Holy Week gives us pause.
We reflect on the sacrifice that Jesus made,
the devotion of his followers,
and the grief they suffer in his death.
How will you walk through Holy Week? Where do you find yourself in the cast of characters surrounding Jesus during this Lenten season?next >
Some Greeks were among those who had come up to worship at the festival. They came to Philip, who was from Bethsaida in Galilee, and made a request: “Sir, we want to see Jesus.” Philip told Andrew, and Andrew and Philip told Jesus.
Jesus replied, “The time has come for the Human One to be glorified. I assure you that unless a grain of wheat falls into the earth and dies, it can only be a single seed. But if it dies, it bears much fruit. Those who love their lives will lose them, and those who hate their lives in this world will keep them forever. Whoever serves me must follow me. Wherever I am, there my servant will also be. My Father will honor whoever serves me.”
John 12:20-26next >
The Greeks had a simple request, “Sir, we want to see Jesus.” Perhaps Jesus’ response was as perfect then as today. Rather than just say hello to the visitors, we have Jesus teaching. He tells of the single seed that, when planted, dies yet springs to life in the fruit it bears. As Jesus makes this point about the value of the seed, we as readers know he is speaking of himself as the seed and of his followers as the fruit born from his death.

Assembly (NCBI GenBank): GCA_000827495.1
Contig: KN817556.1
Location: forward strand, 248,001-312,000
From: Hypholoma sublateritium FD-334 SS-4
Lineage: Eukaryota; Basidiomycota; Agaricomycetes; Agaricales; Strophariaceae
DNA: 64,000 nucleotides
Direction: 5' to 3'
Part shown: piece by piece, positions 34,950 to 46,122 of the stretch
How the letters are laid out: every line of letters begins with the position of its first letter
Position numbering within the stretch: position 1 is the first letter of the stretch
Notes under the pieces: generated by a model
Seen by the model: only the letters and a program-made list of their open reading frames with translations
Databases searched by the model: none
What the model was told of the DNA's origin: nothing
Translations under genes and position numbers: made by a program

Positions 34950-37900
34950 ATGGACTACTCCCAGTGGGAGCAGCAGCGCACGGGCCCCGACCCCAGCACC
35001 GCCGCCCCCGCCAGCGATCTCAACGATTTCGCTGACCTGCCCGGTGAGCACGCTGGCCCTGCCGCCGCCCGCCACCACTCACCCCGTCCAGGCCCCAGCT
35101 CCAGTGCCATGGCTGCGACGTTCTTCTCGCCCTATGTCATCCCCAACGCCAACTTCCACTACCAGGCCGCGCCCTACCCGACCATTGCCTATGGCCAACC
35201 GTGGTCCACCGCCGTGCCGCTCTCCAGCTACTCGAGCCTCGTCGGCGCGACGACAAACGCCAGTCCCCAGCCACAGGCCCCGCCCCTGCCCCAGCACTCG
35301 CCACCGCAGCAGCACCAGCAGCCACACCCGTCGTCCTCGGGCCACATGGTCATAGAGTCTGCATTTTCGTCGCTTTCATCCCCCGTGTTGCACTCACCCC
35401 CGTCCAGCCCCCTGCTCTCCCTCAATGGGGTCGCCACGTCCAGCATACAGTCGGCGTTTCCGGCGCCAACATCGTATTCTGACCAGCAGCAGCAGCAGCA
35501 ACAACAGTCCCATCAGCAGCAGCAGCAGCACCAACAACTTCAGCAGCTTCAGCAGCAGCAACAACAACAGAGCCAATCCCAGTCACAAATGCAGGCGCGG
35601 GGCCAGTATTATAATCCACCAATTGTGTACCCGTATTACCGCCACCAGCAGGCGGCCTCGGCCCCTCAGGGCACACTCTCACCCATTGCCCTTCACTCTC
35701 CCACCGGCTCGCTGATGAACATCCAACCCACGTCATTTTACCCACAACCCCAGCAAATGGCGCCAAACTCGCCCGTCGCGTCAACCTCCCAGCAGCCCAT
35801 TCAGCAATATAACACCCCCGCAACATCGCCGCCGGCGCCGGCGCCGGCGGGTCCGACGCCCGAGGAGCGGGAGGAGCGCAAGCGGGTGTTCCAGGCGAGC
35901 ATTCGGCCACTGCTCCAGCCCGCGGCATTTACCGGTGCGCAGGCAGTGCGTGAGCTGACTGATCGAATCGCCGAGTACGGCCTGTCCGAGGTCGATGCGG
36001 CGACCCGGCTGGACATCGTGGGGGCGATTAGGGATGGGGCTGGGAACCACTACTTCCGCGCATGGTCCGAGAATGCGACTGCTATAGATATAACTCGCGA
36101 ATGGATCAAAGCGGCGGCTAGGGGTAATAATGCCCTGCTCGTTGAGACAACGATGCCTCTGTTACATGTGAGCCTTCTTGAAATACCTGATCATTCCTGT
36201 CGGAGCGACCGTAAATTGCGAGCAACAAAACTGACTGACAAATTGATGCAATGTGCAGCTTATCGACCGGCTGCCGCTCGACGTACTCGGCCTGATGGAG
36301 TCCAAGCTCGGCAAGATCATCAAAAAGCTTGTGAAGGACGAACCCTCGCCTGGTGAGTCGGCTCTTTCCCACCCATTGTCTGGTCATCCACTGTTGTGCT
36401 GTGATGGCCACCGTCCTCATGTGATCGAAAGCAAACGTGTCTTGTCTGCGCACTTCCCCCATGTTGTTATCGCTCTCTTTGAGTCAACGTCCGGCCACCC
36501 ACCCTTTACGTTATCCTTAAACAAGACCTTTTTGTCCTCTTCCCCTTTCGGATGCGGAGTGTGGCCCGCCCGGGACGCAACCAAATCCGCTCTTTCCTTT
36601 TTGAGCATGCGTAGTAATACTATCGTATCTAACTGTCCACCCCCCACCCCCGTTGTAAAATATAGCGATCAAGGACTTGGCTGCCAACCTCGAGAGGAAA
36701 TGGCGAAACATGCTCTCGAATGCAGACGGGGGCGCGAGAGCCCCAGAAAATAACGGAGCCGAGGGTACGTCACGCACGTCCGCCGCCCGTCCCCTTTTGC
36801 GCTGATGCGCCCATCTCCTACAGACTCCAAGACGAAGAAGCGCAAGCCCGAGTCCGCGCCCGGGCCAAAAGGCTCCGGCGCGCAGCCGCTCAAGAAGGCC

The point Jesus makes is that we are to follow him. Why then is this teaching a response to “Sir, we want to see Jesus?” Perhaps seeing Jesus in our world today comes down to the fruit born from his death, passed on to generation after generation, resting with us today as we follow him.
Those asking today for help in trouble, a friend in loneliness, and a refuge in a storm are essentially saying to us, “Sir (ma’am), we want to see Jesus.” Be the life that shows Jesus to others.
Brian Foremannext >
Jesus, may others see you when they see me. Amen.next >
The Kingdom is here, but not yet in its fullness.
Jesus taught his followers to be about Kingdom-building through service and love. He never promised them it would be easy.
Go and do likewise.
Brian Foreman is the director of the Campbell Youth Theological Institute (CYTI) at Campbell University, where rising high school Sophomores, Juniors, and Seniors are invited to explore their faith, vocational leanings, and how each translates into social action through lives of service and leadership. For more information about CYTI, visit www.campbellyti.com.
Brian is also professor in the Divinity School and the Department of Christian Studies, teaching courses in youth and education ministry, as well as Introduction to Christianity classes.
Brian lives in Raleigh with his wife Denise and two teenagers, Brock, 17, and Adria, 13, who are his own personal youth group.
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